In the recent decision handed down by Chancellor Bouchard in the case of In re NantHealth, Inc. Stockholder Litigation, Lead C.A. No. 2018-0302-AGB (Del. Ch. Jan. 14, 2020), the Delaware Court of Chancery granted in part and denied in part a motion to dismiss filed by the director defendants of NantHealth, Inc.
In this consolidated lawsuit, several NantHealth investors asserted that Patrick Soon-Shiong, a South African billionaire who invented the cancer fighting drug Abraxane, and two former executives and four directors, misled the public regarding a research deal with the University of Utah.
Specifically, according to the amended complaint, Soon-Shiong caused certain nonprofits controlled by him to make a donation to the University of Utah with the undisclosed understanding that the University would be required to pay substantially those funds to NantHealth to use its technology. As NantHealth’s controlling stockholder, plaintiffs alleged that Soon-Shiong stood to benefit to make it appear as if a prestigious academic institution had independently endorsed NantHealth’s technology and that there was greater commercial demand for its products than in reality. Plaintiffs asserted claims of breach of fiduciary duty, corporate waste, and unjust enrichment against defendants.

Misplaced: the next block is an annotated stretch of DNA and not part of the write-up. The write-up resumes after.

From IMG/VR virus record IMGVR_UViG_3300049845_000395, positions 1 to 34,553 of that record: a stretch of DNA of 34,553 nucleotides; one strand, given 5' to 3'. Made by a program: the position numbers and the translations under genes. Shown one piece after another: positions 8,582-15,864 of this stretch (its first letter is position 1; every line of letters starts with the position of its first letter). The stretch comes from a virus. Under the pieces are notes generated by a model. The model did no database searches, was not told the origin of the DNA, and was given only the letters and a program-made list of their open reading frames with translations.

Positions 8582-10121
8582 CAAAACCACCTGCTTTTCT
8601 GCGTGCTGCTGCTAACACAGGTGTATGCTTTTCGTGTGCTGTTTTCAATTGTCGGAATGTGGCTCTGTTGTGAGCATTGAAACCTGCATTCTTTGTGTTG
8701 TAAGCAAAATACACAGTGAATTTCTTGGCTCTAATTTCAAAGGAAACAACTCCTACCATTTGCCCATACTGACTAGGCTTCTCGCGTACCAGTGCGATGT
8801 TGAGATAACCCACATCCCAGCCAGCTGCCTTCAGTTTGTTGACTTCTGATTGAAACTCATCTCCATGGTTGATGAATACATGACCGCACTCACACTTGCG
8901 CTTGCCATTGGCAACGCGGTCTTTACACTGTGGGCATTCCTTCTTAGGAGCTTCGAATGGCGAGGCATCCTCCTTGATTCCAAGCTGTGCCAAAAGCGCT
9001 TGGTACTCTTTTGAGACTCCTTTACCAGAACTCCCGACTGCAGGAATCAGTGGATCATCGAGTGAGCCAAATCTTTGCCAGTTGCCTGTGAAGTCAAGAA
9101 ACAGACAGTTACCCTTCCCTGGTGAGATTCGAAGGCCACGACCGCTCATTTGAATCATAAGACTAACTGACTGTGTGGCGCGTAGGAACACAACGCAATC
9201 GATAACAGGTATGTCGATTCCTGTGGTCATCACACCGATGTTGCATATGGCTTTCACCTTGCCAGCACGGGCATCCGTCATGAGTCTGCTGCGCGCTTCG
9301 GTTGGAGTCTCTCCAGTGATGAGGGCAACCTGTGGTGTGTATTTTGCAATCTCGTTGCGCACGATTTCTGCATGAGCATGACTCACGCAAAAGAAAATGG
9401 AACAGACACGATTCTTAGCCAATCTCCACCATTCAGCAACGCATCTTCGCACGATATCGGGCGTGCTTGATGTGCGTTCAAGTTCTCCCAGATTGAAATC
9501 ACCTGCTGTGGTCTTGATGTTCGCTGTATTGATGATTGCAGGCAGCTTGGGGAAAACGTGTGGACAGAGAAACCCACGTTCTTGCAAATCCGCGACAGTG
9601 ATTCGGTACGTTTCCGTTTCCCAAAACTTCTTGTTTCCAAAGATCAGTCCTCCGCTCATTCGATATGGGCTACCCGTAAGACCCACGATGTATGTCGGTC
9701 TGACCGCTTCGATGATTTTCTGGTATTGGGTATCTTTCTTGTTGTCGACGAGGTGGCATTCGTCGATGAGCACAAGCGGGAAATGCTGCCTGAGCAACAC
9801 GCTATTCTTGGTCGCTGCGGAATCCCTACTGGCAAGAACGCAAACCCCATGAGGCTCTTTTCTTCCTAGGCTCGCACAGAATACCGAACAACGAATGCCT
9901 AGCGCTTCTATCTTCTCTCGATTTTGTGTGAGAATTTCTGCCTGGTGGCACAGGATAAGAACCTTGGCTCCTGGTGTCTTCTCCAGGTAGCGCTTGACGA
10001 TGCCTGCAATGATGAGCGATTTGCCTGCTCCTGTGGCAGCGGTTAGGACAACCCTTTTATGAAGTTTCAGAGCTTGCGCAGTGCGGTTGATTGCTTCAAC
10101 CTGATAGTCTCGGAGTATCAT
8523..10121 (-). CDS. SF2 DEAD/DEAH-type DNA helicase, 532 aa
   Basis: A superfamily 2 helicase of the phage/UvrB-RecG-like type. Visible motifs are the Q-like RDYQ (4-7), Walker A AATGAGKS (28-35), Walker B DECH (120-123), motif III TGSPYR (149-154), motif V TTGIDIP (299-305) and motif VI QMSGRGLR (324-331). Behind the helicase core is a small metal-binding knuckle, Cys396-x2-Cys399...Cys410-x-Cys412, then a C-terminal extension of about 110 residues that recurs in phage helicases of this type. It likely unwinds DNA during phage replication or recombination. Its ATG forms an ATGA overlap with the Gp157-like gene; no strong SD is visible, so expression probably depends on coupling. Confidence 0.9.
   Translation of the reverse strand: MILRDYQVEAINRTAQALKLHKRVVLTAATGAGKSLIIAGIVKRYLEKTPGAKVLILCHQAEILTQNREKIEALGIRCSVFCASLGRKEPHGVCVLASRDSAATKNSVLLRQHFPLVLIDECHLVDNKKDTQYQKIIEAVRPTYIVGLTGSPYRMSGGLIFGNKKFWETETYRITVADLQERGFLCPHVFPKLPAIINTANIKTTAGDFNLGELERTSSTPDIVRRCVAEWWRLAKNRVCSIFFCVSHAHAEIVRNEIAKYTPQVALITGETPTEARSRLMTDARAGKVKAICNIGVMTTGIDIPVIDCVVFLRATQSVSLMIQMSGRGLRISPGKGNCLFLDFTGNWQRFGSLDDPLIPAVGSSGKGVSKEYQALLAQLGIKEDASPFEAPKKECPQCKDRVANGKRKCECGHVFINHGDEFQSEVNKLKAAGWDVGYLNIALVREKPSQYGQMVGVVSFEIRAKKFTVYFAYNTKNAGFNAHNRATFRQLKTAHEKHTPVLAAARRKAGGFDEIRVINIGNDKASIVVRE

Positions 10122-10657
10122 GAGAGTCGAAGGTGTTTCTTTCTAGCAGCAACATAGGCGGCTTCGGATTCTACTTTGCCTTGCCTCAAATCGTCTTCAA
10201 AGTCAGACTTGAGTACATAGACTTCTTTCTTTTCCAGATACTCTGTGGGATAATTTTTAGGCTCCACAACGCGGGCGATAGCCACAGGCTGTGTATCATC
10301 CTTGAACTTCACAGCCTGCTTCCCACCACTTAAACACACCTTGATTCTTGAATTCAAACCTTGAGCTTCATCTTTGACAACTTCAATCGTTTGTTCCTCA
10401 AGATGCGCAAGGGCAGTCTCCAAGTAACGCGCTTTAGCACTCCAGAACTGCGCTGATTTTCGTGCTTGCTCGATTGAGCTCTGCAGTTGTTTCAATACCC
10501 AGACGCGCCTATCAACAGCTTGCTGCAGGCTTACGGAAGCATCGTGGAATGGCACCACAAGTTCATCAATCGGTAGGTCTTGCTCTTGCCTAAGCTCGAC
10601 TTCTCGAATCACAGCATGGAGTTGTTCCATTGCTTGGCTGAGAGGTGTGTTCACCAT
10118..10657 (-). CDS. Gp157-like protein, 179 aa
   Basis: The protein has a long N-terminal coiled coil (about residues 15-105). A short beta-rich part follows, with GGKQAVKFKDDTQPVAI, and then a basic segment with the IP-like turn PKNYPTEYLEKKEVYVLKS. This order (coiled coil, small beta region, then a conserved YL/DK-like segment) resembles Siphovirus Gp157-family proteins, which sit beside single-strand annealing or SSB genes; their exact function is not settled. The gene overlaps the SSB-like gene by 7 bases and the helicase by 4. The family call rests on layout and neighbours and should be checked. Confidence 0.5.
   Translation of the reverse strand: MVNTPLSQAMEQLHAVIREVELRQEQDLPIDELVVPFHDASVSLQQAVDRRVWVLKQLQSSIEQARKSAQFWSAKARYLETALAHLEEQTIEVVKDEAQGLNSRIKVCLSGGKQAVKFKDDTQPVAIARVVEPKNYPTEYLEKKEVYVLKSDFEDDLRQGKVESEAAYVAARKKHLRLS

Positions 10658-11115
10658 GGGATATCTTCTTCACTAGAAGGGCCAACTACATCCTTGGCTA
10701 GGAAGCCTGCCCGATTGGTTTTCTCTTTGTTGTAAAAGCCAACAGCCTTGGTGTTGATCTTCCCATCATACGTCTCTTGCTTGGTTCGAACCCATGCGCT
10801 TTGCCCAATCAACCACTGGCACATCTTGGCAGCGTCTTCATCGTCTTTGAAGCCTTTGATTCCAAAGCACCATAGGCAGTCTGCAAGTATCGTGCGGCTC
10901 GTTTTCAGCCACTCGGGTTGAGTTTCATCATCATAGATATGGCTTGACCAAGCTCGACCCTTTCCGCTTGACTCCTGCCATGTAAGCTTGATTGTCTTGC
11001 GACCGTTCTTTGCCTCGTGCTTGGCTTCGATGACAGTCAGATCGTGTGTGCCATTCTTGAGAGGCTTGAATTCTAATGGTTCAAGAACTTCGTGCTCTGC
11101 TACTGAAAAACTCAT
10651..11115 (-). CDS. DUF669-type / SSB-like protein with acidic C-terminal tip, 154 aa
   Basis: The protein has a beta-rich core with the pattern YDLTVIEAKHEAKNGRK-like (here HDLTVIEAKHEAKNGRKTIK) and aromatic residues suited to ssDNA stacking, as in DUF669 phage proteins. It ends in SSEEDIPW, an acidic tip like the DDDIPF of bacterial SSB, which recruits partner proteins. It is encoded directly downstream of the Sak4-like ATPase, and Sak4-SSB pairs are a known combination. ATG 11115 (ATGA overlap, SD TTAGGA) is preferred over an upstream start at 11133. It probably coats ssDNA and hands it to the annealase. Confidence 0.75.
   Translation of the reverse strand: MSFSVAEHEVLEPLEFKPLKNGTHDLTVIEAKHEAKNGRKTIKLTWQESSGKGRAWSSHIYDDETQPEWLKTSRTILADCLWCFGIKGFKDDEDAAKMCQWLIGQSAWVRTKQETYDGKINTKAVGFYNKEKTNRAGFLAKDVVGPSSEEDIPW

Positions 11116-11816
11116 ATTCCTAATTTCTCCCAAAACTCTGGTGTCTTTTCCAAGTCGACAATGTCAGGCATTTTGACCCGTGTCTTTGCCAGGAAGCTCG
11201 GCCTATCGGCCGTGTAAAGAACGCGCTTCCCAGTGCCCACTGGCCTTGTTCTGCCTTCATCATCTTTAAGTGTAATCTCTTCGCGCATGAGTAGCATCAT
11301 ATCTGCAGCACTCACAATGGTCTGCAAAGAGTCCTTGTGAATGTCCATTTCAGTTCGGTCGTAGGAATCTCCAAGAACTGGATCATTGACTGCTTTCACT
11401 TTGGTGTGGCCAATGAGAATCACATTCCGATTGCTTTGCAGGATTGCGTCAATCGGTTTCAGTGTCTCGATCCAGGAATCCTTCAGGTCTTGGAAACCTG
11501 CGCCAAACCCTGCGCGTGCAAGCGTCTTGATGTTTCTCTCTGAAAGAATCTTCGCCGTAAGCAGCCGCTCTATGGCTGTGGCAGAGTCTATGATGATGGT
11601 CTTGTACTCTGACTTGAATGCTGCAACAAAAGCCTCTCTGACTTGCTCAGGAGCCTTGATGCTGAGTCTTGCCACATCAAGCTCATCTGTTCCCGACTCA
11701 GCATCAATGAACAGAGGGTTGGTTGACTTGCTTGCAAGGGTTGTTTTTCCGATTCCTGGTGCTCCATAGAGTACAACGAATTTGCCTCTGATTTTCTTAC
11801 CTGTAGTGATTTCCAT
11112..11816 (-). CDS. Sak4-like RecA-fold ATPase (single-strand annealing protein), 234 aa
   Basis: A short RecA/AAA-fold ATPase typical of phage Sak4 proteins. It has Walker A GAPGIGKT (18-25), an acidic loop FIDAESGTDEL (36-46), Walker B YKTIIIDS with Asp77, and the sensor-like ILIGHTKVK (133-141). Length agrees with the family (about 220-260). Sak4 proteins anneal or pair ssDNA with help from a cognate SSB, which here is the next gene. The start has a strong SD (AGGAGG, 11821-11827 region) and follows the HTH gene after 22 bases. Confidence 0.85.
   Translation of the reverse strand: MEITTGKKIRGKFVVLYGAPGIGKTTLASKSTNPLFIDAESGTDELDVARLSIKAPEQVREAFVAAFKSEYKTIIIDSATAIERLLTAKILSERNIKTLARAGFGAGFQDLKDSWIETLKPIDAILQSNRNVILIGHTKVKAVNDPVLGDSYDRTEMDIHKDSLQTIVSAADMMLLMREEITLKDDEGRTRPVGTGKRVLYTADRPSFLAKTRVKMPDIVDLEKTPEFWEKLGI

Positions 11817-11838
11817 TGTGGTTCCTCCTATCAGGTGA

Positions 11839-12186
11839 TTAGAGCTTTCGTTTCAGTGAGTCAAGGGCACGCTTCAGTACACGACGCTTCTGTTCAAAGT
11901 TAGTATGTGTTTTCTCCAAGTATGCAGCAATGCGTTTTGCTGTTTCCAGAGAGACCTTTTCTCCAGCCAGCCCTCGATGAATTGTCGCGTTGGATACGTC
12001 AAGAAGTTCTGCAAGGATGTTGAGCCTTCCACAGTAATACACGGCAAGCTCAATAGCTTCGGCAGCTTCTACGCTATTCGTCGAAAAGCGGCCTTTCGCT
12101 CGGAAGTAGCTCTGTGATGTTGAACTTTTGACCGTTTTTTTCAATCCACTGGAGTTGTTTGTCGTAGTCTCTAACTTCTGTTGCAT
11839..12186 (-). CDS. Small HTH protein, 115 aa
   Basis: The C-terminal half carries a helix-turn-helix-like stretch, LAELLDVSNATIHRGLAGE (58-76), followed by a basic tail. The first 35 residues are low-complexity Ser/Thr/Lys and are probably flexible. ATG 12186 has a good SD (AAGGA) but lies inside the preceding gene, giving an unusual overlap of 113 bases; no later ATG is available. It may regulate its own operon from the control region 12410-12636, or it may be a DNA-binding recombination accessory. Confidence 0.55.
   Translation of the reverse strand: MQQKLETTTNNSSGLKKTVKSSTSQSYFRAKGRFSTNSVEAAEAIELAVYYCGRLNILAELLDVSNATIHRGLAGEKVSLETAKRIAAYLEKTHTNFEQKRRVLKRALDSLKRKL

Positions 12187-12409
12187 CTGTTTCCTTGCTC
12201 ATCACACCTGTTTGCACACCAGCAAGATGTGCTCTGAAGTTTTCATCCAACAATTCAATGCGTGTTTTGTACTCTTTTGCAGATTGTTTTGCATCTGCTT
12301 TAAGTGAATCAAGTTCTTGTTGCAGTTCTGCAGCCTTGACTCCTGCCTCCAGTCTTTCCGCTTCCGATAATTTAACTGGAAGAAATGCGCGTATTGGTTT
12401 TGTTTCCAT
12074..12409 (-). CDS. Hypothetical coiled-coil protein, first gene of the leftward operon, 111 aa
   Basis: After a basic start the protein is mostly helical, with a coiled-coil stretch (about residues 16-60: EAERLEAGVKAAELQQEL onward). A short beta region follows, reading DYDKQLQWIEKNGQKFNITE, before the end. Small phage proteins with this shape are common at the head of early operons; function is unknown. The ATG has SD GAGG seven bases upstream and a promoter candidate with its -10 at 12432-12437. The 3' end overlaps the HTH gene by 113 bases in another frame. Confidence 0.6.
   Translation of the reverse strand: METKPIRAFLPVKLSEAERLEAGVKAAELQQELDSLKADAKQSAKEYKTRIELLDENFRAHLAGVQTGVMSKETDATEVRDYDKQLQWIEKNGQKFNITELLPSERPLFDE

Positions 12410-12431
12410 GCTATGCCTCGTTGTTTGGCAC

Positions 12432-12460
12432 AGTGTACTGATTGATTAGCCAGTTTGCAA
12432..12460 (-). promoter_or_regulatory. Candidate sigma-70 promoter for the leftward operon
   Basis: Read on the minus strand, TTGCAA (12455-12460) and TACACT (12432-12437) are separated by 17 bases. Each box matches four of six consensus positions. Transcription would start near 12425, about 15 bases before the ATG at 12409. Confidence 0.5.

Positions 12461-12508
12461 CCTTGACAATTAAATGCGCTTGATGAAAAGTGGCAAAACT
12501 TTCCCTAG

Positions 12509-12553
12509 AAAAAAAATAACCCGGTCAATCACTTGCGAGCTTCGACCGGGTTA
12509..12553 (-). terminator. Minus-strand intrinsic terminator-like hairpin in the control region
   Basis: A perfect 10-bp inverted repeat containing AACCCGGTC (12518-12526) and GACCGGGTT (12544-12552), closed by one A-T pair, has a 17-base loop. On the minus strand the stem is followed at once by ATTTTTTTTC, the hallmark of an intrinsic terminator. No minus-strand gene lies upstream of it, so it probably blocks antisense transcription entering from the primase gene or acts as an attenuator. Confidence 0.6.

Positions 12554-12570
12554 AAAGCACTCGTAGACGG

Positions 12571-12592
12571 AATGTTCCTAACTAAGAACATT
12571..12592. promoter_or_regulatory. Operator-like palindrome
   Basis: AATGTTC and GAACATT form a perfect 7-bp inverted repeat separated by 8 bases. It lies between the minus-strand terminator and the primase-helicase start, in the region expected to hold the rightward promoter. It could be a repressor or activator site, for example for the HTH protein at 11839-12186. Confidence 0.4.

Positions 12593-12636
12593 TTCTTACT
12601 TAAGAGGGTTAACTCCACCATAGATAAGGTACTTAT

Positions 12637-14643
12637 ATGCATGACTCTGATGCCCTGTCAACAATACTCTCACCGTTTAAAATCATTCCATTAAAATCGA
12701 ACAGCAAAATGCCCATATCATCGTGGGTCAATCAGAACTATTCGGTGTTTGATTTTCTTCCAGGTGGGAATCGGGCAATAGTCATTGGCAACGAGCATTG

Chancellor Bouchard denied defendants’ motion to dismiss the breach of fiduciary duty claim against Soon-Shiong for failure to allege demand futility, holding that a “constellation of facts” had been adequately pled creating a reasonable doubt about certain directors’ independence from Soon-Shiong such that a majority of the board could not have impartially considered a demand against Soon-Shiong. The remaining defendants, however, were dismissed given that the amended complaint failed to allege demand futility separately as to them.
In addition, the Court of Chancery dismissed the unjust enrichment claims against all defendants. Chancellor Bouchard found that the conduct underlying the amended complaint, such as making false and misleading disclosures, was not related to the defendants’ receipt of money from the company.